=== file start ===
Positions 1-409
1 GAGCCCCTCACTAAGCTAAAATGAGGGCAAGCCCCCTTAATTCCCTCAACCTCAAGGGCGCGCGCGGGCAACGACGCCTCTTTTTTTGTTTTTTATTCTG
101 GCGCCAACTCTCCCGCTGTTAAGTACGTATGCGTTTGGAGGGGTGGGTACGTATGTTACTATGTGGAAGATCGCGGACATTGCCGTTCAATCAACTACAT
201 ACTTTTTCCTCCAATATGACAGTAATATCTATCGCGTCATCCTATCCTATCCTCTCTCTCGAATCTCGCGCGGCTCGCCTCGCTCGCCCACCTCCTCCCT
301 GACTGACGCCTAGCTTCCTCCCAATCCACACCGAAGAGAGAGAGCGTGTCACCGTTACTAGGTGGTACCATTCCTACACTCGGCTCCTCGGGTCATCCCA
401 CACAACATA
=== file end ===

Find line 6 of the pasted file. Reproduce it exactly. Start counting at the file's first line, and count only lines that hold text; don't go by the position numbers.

401 CACAACATA